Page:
w5jo at brightok.net
Thu Jun 24 09:43:16 EDT 2004
When I find I have replaced a tube the second time, I go for the schematic
and read voltages and resistances. In all cases this has not been a
problem. It just seems to me that the tube does not last long.
The most recent example is in an HRO 60. Agreed they run the plate with,
what I call, excessive plate voltage---250 volts. I am sure they followed
the tube manufacturers specs on it, but like the Collins situation, they
could have reduced it. The screens are at 85 volts.
----- Original Message -----
From: "Brett gazdzinski" <Brett.gazdzinski at mci.com>
To: "'Discussion of AM Radio'" <amradio at mailman.qth.net>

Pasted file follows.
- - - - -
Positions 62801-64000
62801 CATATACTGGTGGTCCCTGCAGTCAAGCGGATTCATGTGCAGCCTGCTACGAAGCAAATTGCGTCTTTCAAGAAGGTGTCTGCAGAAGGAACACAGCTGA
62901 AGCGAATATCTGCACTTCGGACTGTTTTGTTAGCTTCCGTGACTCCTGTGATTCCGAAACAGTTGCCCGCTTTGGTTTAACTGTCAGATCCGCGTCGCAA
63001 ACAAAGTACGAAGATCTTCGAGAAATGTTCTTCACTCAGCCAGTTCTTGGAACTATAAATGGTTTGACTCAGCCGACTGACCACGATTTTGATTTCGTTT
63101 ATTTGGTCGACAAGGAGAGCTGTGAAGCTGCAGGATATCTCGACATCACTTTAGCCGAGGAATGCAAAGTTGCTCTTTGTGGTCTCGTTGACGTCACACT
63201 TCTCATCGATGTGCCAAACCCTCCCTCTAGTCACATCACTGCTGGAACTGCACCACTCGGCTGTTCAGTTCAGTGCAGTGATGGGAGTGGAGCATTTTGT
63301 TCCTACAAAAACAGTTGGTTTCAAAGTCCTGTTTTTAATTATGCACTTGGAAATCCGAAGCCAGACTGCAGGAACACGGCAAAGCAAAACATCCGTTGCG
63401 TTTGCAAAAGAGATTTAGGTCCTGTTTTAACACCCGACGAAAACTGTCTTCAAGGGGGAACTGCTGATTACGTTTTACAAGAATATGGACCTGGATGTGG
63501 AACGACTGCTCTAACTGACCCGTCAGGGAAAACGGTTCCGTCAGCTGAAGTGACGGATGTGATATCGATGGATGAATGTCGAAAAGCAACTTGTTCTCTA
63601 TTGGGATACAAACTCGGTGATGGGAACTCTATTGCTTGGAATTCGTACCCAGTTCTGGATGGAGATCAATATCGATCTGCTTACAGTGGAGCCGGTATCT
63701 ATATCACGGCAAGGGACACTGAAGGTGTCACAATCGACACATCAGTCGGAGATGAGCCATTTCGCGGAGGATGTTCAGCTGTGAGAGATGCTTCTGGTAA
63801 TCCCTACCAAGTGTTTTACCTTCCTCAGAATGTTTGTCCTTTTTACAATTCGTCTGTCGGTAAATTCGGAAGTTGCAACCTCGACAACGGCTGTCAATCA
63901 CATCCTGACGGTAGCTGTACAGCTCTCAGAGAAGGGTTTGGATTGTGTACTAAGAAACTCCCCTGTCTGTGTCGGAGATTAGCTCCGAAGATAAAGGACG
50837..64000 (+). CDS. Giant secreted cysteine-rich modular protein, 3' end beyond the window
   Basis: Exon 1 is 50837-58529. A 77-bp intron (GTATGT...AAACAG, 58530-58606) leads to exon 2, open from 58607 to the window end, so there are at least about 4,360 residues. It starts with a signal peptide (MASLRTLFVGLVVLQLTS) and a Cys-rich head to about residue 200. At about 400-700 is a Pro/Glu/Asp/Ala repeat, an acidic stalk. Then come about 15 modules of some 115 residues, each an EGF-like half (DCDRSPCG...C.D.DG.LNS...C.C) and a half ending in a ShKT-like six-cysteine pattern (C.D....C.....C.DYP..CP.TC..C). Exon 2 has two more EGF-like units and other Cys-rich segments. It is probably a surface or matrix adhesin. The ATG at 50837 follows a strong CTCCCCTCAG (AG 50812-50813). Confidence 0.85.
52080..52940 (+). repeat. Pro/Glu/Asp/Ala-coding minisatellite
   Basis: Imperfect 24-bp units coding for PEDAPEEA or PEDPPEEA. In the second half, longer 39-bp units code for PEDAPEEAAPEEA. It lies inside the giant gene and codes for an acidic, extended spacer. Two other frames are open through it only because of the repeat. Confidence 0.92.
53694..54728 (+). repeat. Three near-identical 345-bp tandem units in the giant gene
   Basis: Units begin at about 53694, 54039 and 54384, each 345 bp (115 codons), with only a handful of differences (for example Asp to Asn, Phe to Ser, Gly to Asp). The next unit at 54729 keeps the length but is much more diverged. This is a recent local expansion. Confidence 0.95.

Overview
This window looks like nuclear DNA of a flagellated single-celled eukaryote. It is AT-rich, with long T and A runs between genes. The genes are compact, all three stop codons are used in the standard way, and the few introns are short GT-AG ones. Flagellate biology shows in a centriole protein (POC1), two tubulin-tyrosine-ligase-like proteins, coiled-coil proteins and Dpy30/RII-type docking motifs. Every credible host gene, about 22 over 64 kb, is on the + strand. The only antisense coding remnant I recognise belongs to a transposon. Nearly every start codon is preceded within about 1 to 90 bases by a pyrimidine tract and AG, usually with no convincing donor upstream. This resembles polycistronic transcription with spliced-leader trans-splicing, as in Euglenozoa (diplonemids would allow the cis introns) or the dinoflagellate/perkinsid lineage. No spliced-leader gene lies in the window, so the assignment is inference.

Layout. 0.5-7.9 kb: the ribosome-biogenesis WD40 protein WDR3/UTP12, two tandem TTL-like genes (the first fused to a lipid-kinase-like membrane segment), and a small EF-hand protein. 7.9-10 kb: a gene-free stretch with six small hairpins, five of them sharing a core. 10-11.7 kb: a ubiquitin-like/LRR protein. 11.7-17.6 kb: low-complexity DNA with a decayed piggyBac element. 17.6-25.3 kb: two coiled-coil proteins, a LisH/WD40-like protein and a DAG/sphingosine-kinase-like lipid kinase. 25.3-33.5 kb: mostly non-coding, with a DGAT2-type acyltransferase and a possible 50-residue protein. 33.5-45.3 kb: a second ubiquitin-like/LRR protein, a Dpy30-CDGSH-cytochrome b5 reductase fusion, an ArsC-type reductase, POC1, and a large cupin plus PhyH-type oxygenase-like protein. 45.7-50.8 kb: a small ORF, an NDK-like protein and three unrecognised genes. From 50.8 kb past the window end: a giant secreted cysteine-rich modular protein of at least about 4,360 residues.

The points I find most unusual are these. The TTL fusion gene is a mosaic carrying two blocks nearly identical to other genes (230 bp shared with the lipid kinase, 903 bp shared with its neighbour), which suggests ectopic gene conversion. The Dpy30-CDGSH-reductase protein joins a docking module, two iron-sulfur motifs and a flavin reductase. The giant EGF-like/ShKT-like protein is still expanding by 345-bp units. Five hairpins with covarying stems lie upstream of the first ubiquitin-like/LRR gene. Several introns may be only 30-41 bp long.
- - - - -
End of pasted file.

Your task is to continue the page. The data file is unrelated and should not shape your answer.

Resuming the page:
Sent: Thursday, June 24, 2004 6:55 AM
Subject: RE: [AMRadio] 6BE6
> I don't know.
> But some tubes always test on the weak side on my tube tester, I think
> it's the settings for that tube type being off, as every tube does maybe
> 70% tops.
> Other tube types may get up to 90%...
> Running tubes to hard will cause them to fail, excessive plate voltage,
> screen voltage, plate current.
> Cathode resistors going low, shorted/leaky cathode bypass caps?
> Funny, because I have found the small tubes in receivers to work fine
> At 100 volts or less, no need to strap them.
> The 6C4 in my homebrew receiver (local osc) works fine as low as 30 volts!
> I run it at 105 volts, but don't need to, and above about 75 volts
> gives very little extra output.
> Collins used to advertise they ran the 75s series at 150 volts to reduce
> heat and
> extend the life of the tubes...
> Maybe run a test, and see just what the tubes are running at voltage and
> current wise...
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